Thursday, December 18, 2008

The dicks and the League for Human Rights

Ihmisoikeusliitto (Finnish League for Human Rights) wants a law permitting boys' circumcision and making it available through the public health care system.

This is the League for Human Rights, not against them. Right? Let me check again. Right.

I would have thought that on the general scale of human rights the right to keep one's own body parts would rate fairly high, and the right to cut off somebody else's comparatively low, but I guess the League for Human Rights thinks otherwise. Silly me.

But first a bit about the facts:

1. The circumcision debates list all kinds of benefits and drawbacks to the procedure, but if you start to look at the studies you can see that they are all pretty inconclusive either way. The bottom line is, in the words of the American Medical Association, that "virtually all current policy statements from specialty societies and medical organizations do not recommend routine neonatal circumcision". I don't think the case should be argued on any medical merits.

2. In Finland there is no law concerning circumcision, and for a long time there was no legal precedent, either. Circumcision has been tolerated for as long as there has been a Jewish and a Muslim community, who traditionally did it among themselves without demanding anything from the public health care system, and circumcision became the subject of public discussion with the current Muslim immigration. The new immigrants understandably consider it their right to do what the established minorities have been doing for about 150 years, but often can't afford it on their own.

In 2008 the Supreme Court decided that religious circumcision is not a crime as long as it's done in a proper medical way.

But the court of course decides what the law is, not what it should be.

3. Most importantly, no country in the civilized world bans male circumcision, and our brave leaders don't want to be the first.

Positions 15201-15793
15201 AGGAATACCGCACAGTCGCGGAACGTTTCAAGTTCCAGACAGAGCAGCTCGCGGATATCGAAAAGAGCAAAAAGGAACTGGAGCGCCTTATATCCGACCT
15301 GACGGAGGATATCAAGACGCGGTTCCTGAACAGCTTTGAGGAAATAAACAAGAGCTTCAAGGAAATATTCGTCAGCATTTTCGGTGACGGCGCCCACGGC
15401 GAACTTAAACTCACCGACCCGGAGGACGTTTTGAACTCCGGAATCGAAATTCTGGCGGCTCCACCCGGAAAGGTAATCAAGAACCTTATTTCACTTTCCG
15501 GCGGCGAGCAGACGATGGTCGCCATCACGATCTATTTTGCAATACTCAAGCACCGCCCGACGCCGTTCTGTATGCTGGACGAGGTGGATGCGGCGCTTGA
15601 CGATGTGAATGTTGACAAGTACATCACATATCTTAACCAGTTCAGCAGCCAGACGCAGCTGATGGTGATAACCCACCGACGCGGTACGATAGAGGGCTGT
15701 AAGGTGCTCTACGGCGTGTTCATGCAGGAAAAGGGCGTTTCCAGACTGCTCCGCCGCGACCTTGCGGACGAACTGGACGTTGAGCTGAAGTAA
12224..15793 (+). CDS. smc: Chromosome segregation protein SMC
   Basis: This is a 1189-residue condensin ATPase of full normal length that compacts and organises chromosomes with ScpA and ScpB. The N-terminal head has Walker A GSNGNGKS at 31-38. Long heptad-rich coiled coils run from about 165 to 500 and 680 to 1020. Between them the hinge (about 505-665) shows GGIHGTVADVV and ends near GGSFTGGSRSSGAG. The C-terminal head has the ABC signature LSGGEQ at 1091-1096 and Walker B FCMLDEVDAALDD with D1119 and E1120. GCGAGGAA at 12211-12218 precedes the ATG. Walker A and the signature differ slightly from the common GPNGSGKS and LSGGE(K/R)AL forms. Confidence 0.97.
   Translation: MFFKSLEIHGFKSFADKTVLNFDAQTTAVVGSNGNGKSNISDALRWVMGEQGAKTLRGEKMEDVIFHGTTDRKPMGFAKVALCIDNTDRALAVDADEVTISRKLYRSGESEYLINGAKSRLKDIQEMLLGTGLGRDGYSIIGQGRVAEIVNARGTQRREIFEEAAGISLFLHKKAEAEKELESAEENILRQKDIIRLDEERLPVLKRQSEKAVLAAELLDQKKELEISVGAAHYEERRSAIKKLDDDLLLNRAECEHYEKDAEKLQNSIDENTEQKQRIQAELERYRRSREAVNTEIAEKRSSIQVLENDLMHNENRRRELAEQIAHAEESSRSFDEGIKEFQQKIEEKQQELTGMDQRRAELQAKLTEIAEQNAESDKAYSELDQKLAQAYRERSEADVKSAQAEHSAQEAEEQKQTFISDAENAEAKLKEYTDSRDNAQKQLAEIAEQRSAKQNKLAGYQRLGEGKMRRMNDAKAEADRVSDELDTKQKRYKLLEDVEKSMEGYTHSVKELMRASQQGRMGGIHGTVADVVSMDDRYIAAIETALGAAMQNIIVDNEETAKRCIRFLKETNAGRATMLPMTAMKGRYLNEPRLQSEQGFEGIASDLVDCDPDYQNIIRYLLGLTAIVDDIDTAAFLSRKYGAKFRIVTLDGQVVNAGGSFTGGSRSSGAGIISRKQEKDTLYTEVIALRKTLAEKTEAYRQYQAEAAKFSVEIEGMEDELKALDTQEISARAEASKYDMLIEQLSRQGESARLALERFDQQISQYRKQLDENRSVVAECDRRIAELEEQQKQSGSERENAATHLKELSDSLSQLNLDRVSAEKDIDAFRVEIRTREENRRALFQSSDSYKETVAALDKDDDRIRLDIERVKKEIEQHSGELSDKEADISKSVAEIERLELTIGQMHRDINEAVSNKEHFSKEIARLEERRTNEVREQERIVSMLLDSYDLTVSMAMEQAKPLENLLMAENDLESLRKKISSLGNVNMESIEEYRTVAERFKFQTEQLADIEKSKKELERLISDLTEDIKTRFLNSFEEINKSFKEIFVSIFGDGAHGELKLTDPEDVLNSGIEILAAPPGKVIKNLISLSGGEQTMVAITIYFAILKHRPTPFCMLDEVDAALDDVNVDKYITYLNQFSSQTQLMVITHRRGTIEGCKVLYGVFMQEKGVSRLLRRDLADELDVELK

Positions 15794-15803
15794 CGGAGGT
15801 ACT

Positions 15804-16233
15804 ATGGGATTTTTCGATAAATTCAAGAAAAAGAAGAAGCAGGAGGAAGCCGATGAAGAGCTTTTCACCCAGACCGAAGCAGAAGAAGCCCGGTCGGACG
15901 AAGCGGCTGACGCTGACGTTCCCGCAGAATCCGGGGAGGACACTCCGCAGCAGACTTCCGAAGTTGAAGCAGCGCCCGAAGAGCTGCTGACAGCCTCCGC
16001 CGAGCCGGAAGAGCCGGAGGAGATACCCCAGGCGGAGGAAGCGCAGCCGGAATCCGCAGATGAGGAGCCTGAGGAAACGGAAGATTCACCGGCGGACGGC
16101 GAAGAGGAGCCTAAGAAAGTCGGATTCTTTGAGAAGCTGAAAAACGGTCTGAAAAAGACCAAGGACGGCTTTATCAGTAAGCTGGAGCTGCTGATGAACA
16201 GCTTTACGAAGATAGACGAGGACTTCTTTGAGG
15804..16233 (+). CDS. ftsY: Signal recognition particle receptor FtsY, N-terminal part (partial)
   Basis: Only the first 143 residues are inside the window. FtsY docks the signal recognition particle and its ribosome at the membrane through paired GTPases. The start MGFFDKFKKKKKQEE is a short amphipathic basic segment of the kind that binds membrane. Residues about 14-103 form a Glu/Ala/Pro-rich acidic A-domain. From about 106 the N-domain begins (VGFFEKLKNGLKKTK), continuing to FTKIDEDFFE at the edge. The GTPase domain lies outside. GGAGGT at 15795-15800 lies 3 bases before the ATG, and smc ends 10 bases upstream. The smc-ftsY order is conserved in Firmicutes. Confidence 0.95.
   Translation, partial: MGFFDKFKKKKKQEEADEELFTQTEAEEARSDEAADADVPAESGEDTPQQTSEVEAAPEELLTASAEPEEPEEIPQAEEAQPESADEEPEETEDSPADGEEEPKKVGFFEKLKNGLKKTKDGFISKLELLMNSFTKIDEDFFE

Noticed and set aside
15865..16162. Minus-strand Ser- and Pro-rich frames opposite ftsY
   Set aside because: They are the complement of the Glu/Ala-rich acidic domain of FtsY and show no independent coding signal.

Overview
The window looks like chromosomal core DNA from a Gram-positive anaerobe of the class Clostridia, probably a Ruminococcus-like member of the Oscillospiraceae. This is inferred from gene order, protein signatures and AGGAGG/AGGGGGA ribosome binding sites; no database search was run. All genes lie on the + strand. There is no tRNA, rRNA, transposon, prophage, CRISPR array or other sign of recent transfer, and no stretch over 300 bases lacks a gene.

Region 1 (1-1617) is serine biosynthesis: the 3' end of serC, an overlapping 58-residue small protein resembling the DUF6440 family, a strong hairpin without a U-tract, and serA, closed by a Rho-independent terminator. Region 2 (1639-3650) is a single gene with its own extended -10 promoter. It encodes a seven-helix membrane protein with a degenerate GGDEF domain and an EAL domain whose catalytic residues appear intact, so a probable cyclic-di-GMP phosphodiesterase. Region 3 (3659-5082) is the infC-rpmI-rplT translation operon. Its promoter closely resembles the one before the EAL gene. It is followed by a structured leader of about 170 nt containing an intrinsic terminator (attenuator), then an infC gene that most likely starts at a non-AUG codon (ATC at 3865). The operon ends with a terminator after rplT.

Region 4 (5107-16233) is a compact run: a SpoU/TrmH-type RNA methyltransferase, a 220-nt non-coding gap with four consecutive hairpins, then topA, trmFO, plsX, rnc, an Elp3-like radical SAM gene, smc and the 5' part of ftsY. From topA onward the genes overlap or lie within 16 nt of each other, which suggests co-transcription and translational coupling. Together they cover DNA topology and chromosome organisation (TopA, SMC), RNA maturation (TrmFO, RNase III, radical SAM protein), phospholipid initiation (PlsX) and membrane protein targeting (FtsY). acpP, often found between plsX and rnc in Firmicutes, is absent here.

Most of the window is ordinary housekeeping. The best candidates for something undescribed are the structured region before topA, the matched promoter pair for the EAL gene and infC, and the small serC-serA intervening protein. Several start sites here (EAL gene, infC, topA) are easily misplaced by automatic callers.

Back to Finnish League for Human Rights' statement.

The arguments for a law permitting and funding circumcision are ridiculous. The League for Human Rights says they don't believe that there would be any fewer circumcisions if the procedure is forbidden than there is now, and expresses concern that if circumcision is forbidden the people will turn to medically unsafe practitioners.

As a Jew, I find the implications very insulting. We are fairly law-abiding people, fairly well aware of various human rights concerns, and for the most part not very fanatically religious. Moreover, while I am most decidedly not a fan of Islam, I - unlike, apparently, the Finnish League for Human Rights - don't think that they are all criminal fanatics, either.

There is a precedent: circumcision wasn't outright forbidden in the ex-USSR, but it was made quite difficult. And guess what: most Jews there didn't do it.

For those who would circumcise their sons no matter what there are other ways to discourage dangerous methods without permitting the procedure. First of all, there is such thing as medically necessary circumcision, and I think at least some of those people will find a sympathetic doctor. Second, one way of dealing with it would be to make medically sound non-medical circumcision a fairly minor crime (battery, for example, or even minor battery) and make a medically unsound circumcision an aggravated battery, for which parents can actually go to prison.

Banning circumcision won't get rid of it completely. But if people who want to circumcise their sons will need to find a sympathetic doctor, or a sympathetic country, and possibly get a fine and/or a suspended sentence when caught, at least everyone who is in doubt or who is just doing it because it's a tradition will stop doing it. It's worth a try.

As to being the first: there used to be a time when it was legal almost everywhere to rape one's wife or to beat one's children. Finland wasn't the first country to ban those either, but doesn't it wish it were?

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